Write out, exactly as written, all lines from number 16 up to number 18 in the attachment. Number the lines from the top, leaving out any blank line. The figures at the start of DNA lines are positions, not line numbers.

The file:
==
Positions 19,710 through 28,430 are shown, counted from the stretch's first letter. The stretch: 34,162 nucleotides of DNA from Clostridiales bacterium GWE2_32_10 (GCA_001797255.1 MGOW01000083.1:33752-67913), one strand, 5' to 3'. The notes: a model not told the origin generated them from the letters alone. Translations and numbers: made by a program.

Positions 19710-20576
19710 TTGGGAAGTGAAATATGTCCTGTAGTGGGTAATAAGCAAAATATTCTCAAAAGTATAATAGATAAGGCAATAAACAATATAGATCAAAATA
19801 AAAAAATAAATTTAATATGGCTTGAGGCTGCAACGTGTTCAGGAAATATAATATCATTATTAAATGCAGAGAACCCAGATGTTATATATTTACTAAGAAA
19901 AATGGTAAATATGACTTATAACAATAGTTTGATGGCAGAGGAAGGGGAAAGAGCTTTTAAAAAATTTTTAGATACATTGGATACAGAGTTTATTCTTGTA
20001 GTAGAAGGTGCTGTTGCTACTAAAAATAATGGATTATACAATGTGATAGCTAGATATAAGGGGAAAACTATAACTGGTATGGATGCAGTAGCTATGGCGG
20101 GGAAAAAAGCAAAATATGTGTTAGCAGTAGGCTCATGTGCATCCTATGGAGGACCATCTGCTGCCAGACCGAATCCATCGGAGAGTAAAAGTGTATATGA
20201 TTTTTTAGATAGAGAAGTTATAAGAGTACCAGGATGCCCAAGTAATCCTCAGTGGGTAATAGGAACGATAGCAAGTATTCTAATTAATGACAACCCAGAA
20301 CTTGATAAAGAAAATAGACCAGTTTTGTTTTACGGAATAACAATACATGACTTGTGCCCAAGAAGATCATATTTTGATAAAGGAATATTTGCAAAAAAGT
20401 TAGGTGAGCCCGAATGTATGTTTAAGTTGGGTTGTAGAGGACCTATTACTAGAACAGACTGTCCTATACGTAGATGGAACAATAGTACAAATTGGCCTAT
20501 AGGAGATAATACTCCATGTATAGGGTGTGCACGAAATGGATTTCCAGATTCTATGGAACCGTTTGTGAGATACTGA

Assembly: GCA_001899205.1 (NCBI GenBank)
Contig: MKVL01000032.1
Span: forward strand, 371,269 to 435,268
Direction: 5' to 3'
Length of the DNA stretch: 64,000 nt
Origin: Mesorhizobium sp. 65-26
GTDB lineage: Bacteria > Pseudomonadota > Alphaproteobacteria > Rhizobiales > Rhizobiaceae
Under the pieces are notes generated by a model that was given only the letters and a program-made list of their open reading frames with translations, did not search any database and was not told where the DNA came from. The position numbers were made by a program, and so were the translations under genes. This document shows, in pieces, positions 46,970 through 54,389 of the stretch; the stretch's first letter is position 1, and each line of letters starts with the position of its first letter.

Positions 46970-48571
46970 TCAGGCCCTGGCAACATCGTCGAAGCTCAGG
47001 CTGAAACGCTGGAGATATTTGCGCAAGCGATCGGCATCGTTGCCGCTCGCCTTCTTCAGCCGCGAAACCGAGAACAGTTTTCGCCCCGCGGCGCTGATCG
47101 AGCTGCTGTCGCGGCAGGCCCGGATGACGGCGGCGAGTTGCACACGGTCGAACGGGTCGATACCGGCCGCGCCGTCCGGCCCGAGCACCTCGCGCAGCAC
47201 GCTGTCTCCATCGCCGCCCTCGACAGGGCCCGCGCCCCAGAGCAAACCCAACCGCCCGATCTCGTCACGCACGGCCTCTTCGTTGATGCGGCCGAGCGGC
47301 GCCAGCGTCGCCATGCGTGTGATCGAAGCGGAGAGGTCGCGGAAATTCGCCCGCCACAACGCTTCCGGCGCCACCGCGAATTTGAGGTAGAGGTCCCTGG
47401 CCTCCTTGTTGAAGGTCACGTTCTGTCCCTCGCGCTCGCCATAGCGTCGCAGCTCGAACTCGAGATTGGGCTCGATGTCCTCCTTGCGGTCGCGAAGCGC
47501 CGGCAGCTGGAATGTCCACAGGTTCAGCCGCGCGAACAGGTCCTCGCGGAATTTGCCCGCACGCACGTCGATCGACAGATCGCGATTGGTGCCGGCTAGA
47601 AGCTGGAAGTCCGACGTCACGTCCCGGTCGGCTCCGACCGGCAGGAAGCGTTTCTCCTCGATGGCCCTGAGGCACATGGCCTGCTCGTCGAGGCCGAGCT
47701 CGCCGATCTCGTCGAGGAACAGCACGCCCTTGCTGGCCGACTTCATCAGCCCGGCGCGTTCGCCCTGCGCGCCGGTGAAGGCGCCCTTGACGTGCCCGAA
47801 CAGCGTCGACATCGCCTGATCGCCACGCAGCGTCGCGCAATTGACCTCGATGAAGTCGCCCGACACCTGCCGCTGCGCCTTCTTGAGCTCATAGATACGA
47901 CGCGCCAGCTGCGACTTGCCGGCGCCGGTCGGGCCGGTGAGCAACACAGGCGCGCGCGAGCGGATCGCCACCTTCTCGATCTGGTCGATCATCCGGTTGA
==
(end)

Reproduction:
Length of the DNA stretch: 64,000 nt
Origin: Mesorhizobium sp. 65-26
GTDB lineage: Bacteria > Pseudomonadota > Alphaproteobacteria > Rhizobiales > Rhizobiaceae